Rethinking a Career in SEO
by Mike LevinSunday, February 12, 2023
Where to begin? Well, at the beginning naturally. And then we’ll work our way all the way through to the end. Things are different now. Google was an almost 2-decade anomaly. AltaVista from Digital Equipment Corporation (DEC) in 1995 could have been Google had they had something like PageRank to improve relevancy, but they didn’t and Google did. Next probably a few years later 1n 1998 when GoTo.com (later, Overture.com) added pay-per-click results blended into their Inktomi results teaching the world how to truly monetize search results, it was another time when Google could have been walloped, but they were quick to wrap in this idea from Bill Joy of IdeaLab into Google in the form of AdWords. Google didn’t go right to the PPC model. GoTo.com showed Google the way. And now we’ve have the better part of a 2-decade run of not even Yahoo, Microsoft and the rest of the world being able to displace Google’s search dominance.
Until today. Now I regularly go to ChatGPT before I go to Google, namely to do my research for articles exactly like this. We are in the early days where the OpenAI-powered ChatGPT can’t cite sources and I have to back-up my information gleaned from ChatGPT sessions with follow-on Googling. But ChatGPT now comes first to help flesh out overarching narratives without having to deal with the sifting through links and ads. Links and ads and ads and links. All Google has done was replace the old telephone White Pages and Yellow Pages with a new sort of directory pathology. Directories are pathological. They don’t last because they are magnets for competition and corruption. We’ve seen it happen with the Yahoo human-edited directory. We’ve seen it happen with The Open Directory Project (DMOZ). And it’s probably happened with Wikipedia, but they manage to keep it less visible, but Wikipedia is also a corruptible directory.
And so “real intelligence” to the rescue! There are various ways to go about it and ChatGPT took one route. It’s route allows it to lie when pressed for facts, has no opinions, and rarely cites sources. That’s corruptible in its own way and the current honeymoon we’re on with ChatGPT won’t last long. But that’s okay because the infinite resources of Microsoft to the rescue! The data is only from 2021? No problem! We’ll update it with real-time search results from Bing. The data doesn’t cite sources! No problem! We’ll tweak the model we’re using and layer in a few UX-hacks so that it can. And we’ll announce it, show it, start taking $20/mo for a premium service right now, and we’ll use the bully pulpit of controlling the Windows operating system and default browser (Edge) to consistently slip this new ChatBot experience where where you would have normally encountered Google. Cut them off at the pass and coral them back in. Expect a browser default search reset real soon.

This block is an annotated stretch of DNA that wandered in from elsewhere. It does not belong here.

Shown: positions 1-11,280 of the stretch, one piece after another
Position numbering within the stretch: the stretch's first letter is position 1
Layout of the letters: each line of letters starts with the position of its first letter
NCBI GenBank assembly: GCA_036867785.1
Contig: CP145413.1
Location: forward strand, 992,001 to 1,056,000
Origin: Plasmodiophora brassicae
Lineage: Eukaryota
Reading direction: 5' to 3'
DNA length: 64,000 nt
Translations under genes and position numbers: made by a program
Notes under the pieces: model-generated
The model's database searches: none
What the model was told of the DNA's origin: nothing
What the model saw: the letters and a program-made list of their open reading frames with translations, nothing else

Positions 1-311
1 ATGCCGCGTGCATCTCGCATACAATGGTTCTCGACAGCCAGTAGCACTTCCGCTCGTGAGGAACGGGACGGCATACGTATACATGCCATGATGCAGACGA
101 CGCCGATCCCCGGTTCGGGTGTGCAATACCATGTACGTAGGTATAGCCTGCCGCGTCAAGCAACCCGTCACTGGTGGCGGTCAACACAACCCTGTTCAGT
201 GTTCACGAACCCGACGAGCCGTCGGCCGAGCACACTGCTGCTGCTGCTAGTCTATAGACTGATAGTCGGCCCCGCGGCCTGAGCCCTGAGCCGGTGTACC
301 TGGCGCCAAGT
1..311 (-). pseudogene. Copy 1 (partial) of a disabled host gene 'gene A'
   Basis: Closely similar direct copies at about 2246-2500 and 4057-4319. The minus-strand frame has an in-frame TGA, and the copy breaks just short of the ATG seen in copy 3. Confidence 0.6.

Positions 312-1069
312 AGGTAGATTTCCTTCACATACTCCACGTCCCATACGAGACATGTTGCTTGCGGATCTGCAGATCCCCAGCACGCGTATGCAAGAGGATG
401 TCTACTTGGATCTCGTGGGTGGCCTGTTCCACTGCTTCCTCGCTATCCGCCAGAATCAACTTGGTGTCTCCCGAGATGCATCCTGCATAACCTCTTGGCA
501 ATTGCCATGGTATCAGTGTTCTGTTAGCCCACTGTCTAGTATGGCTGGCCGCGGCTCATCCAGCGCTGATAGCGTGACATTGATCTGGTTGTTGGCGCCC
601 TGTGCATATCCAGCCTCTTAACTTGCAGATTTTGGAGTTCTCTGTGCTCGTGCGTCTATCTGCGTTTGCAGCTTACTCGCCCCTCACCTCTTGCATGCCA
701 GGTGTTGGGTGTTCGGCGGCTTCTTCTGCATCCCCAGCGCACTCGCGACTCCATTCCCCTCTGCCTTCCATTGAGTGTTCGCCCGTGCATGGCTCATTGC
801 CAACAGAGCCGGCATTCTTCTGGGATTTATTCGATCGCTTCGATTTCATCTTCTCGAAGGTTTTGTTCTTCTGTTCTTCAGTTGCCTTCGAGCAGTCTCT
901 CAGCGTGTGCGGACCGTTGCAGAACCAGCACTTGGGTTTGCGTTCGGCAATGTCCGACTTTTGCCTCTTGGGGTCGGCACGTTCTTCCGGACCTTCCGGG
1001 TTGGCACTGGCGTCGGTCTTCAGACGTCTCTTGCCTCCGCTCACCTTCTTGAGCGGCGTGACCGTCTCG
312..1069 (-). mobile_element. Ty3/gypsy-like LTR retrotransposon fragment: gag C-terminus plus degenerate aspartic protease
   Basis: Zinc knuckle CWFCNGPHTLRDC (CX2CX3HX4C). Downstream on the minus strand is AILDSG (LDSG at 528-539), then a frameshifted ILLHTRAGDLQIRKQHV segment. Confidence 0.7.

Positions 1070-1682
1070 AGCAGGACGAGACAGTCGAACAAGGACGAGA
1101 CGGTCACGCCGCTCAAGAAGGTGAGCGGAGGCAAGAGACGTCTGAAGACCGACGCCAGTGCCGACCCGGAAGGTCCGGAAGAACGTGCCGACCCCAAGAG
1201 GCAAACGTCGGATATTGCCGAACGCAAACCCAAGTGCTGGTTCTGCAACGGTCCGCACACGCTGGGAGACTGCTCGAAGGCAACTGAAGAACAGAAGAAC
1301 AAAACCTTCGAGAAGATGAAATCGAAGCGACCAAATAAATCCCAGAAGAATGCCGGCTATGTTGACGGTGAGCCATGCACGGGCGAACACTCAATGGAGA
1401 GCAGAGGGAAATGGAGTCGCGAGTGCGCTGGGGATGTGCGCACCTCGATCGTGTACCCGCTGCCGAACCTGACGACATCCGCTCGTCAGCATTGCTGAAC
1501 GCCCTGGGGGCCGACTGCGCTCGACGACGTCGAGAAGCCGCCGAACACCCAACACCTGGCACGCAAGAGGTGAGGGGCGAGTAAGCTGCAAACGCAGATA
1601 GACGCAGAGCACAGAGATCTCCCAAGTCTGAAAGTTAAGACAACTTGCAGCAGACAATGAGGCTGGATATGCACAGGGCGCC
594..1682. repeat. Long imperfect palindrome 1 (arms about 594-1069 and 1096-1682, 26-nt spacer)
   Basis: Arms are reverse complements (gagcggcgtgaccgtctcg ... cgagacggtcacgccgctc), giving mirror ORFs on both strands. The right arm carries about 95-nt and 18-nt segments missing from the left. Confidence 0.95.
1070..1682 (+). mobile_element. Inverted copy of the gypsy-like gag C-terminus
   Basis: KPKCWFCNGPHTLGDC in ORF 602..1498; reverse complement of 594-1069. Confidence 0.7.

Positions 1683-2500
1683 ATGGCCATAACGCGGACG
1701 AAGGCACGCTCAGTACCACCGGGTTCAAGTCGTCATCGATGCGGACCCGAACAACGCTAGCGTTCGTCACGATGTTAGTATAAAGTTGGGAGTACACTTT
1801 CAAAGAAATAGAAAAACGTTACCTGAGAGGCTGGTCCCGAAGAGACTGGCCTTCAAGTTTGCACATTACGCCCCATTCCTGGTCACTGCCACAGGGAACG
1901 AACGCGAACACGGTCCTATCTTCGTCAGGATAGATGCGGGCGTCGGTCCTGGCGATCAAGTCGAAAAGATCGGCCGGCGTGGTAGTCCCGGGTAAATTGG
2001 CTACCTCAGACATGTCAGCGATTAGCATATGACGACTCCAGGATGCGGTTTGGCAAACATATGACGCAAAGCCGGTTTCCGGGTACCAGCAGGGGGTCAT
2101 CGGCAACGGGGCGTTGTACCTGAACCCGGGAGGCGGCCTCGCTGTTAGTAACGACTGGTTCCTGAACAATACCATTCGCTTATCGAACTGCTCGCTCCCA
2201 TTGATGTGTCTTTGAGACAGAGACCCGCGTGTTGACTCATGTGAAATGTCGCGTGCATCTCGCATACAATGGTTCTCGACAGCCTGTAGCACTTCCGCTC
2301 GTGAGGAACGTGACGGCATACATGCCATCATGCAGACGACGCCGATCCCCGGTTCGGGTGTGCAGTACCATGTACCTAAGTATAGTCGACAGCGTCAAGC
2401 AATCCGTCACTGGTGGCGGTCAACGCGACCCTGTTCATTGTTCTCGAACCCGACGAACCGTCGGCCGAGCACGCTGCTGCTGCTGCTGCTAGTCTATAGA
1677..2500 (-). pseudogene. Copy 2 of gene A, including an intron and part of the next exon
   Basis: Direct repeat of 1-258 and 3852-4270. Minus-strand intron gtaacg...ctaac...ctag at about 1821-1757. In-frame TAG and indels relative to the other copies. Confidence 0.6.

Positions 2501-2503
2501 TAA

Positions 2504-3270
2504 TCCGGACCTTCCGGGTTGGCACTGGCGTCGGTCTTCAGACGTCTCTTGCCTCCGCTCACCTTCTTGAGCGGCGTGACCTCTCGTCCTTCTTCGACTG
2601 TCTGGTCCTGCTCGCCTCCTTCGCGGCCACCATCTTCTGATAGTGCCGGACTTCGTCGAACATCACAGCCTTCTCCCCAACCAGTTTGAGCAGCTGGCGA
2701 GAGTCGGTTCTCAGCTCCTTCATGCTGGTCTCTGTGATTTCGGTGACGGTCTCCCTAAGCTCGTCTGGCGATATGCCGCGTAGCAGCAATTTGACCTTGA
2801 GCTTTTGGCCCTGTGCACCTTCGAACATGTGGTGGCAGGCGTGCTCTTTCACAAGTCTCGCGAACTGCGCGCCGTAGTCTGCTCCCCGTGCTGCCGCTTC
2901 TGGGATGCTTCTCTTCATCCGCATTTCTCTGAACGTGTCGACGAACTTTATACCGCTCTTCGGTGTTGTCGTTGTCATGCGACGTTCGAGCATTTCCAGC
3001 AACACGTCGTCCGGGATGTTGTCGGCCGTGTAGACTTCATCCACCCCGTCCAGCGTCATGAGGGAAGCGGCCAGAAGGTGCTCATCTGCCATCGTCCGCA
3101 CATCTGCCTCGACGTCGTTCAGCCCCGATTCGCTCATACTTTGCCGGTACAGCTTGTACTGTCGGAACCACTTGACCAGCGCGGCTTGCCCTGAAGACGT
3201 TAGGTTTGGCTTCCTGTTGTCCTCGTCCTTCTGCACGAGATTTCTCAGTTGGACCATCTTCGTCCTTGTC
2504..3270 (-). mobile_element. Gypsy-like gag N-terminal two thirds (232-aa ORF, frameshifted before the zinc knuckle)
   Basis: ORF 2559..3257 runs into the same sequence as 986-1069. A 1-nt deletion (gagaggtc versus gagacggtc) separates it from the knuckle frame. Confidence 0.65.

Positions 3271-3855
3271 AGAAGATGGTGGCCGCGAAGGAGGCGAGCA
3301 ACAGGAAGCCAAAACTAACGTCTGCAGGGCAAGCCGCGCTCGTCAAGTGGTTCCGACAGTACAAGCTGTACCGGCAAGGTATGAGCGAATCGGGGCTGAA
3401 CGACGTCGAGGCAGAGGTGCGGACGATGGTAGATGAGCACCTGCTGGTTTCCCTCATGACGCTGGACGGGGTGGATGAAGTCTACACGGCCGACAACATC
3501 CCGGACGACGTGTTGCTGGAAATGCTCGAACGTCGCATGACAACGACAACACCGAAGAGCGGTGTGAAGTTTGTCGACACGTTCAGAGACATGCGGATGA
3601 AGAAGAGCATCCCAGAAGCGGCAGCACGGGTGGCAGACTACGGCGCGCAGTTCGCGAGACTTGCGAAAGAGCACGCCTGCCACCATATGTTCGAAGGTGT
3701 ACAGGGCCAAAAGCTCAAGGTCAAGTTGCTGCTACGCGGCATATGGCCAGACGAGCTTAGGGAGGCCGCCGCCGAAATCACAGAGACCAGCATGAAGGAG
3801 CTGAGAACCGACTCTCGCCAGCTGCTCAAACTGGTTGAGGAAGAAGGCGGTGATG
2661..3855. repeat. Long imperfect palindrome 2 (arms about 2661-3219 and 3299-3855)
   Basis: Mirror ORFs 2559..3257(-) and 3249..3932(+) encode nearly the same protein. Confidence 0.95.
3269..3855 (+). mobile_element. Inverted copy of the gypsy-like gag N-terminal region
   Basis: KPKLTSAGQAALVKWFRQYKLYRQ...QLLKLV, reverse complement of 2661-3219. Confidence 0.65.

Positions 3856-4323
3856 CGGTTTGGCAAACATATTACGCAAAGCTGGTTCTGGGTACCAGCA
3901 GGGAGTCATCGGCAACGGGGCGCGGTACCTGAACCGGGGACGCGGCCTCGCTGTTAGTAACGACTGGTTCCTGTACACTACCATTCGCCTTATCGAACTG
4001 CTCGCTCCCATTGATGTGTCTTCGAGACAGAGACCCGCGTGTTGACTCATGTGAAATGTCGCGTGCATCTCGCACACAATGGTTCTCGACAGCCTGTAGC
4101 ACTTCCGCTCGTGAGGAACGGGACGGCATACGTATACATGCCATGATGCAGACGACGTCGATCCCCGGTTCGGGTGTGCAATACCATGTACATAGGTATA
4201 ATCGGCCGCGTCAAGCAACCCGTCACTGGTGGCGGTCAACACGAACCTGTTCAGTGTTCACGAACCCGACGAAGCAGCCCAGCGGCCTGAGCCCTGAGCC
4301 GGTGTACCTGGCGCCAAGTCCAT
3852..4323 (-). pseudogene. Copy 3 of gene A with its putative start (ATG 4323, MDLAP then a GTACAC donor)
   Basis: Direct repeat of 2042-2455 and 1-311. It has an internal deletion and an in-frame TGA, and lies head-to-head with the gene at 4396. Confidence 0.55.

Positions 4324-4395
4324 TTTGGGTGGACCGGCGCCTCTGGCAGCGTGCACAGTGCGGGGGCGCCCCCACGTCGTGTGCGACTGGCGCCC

So a giant reset button is about to be reset and an industry recalibration is about to occur. What’s important and what’s not important in the online landscape will subtly change. The insane online development of infinite new “properties” and “real-estate”, which while technically is forever easier to perform, is also technically less effective and therefore less worth doing. Content production techniques that don’t add value and only do that whole meta remixing routine are now being recognized as such and ignored.
The corollary is unfortunately not also occurring. Tuning-down the spam without tuning-up the wholly unique (the truly E-E-A-T) but undiscovered content of the net, because it’s inbound links aren’t over some threshold or whatever, will generally continue to be wholly unique and undiscovered. The ability to ferret out this sort of content to serve up in results (be they AI-answers or lists of links) will be one of the truly differentiating points of next gen search.
The direction next gen search is going is actually not that great for the little guy, because it doesn’t surface new stuff. It favors incumbents more than ever. And among the incumbents, it seems to be surfacing things that work like news organizations and fit into the Google Discover model. It’s the old days of RSS News readers like Google Reader, but Google doing the curation for you. I feel aspects of the YouTube algorithm that drives up the ad-clicking slipping into Google Discover for sure, and perhaps even default web search. It’s a polished and pandering publisher’s world at the moment, and only the “made ones” at that.
The old PageRank system is still lurking there under the surface. It has a dampening effect literally built-in so that things don’t reshuffle too quickly between crawl/index cycles. A lot of old incumbents are being pinned-up in results due to this, but just like the frog getting slowly cooked, the influence of PageRank gets dialed down while the influence of the other systems, no longer layered-in and like the old Universal Results, Knowledge Graph and various carousel systems get replaced by complete alternative